The number of people with asset protection needs (for example those with step-families, second marriages, tax or other financial reasons) continues to rise. A common concern is ensuring that their spouse has the financial support to maintain their standard of living, whilst also ensuring funds are protected for the benefit of their own children. Implementing the correct provisions in the will and keeping estate planning matters in order is therefore extremely important and could provide many families with much needed peace of mind.

Broadly, life interest trusts are used when the testator (the person making the will) specifies that they want their spouse to be able to use and benefit from the assets within the trust, for the remainder of their life. The assets within the trust may include a property or a share of a property, bank account funds or investments. After the death of the surviving spouse or because the trust comes to an end for a specified reason, the assets will then pass to the beneficiaries specified in the will i.e. children or grandchildren.

If a share of a property, such as the family home, falls within the life interest trust then the surviving spouse will still be able to reside in the property. They will also be able to move into a new home, as the trust ownership will simply apply to any new property. The surviving spouse may also be able to benefit from regular income that is generated from assets in the trust such as investment products or rental income.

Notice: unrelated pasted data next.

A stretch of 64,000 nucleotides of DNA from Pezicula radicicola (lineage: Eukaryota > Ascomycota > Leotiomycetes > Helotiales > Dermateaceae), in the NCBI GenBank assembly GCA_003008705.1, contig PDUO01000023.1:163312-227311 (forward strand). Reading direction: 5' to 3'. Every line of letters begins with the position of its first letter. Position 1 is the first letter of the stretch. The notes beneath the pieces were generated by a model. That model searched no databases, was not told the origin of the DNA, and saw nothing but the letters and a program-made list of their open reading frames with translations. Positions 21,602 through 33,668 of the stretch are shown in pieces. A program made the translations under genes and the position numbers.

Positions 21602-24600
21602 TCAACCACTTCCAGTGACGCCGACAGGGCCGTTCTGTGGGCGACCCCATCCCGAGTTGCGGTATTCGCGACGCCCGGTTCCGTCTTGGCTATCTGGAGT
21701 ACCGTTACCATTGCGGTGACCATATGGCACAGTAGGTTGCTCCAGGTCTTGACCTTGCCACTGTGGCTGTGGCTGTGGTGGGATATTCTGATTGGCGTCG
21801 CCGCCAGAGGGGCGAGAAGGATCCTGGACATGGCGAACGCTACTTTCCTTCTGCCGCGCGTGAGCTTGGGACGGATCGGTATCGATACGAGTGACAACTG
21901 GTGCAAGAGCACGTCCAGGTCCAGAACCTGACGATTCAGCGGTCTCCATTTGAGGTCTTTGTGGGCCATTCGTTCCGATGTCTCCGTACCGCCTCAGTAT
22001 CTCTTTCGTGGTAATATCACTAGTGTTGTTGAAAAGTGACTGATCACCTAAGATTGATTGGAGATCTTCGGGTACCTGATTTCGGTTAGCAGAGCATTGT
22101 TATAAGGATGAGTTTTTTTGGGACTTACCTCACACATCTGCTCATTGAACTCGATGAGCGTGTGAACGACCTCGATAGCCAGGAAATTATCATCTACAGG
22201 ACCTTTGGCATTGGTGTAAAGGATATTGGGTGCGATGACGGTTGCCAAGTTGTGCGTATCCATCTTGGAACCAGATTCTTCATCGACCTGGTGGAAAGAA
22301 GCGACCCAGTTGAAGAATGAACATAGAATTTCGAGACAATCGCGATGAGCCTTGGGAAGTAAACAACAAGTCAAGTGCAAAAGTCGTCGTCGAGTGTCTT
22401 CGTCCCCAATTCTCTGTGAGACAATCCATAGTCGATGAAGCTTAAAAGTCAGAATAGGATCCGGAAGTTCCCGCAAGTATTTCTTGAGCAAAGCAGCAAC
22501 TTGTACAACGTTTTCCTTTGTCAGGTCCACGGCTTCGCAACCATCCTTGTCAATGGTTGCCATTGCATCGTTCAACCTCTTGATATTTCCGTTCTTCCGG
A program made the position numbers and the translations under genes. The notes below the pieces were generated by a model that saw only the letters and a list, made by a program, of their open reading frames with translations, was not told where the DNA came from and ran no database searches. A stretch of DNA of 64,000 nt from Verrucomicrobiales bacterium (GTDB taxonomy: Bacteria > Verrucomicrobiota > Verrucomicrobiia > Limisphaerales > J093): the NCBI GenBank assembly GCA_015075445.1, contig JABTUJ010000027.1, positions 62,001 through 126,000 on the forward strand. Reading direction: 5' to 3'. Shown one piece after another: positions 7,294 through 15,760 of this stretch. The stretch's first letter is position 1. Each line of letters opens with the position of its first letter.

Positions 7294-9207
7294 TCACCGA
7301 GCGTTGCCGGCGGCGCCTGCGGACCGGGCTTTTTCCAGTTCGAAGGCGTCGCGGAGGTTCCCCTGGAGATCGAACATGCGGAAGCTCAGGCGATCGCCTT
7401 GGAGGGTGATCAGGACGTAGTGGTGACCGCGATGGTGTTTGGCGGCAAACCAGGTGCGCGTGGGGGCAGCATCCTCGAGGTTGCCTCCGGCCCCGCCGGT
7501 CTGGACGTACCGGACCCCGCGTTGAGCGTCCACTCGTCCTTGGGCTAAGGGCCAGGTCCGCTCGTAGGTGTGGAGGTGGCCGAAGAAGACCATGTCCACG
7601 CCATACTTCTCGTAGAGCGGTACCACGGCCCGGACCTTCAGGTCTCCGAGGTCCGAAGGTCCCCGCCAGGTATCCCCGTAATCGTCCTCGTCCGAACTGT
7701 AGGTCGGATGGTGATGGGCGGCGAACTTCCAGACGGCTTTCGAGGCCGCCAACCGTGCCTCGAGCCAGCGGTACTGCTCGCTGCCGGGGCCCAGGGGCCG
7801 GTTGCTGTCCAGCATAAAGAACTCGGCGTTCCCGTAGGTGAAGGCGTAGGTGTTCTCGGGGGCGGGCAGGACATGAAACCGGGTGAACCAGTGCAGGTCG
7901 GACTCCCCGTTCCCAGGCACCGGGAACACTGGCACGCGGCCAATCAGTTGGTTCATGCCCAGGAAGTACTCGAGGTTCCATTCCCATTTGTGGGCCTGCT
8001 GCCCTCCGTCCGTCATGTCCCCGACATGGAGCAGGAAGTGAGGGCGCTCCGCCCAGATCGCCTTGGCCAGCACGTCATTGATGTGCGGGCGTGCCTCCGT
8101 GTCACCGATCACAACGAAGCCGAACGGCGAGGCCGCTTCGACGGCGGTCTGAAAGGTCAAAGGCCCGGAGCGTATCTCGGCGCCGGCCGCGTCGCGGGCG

This can provide a testator with the comfort that assets will not be immediately redirected away from their children as they have taken steps to protect their financial interest whilst also making provision and providing financial support to their spouse. Life interest trusts can also benefit those considering future care fee planning.

An important consideration will be the appointment of trustees. The trustees are the people who will manage the trust and deal with its ongoing maintenance and administrative requirements. Whilst the surviving spouse is often appointed as a trustee, it will be necessary to consider who else should be appointed. Some testators choose to appoint the children as the other trustees (if of an appropriate age) but others prefer to appoint a neutral party such as a friend or a professional trustee i.e. solicitor or accountant.

If you would like to discuss life interest trusts in further detail and how they could apply to your circumstances, please do not hesitate to contact us.

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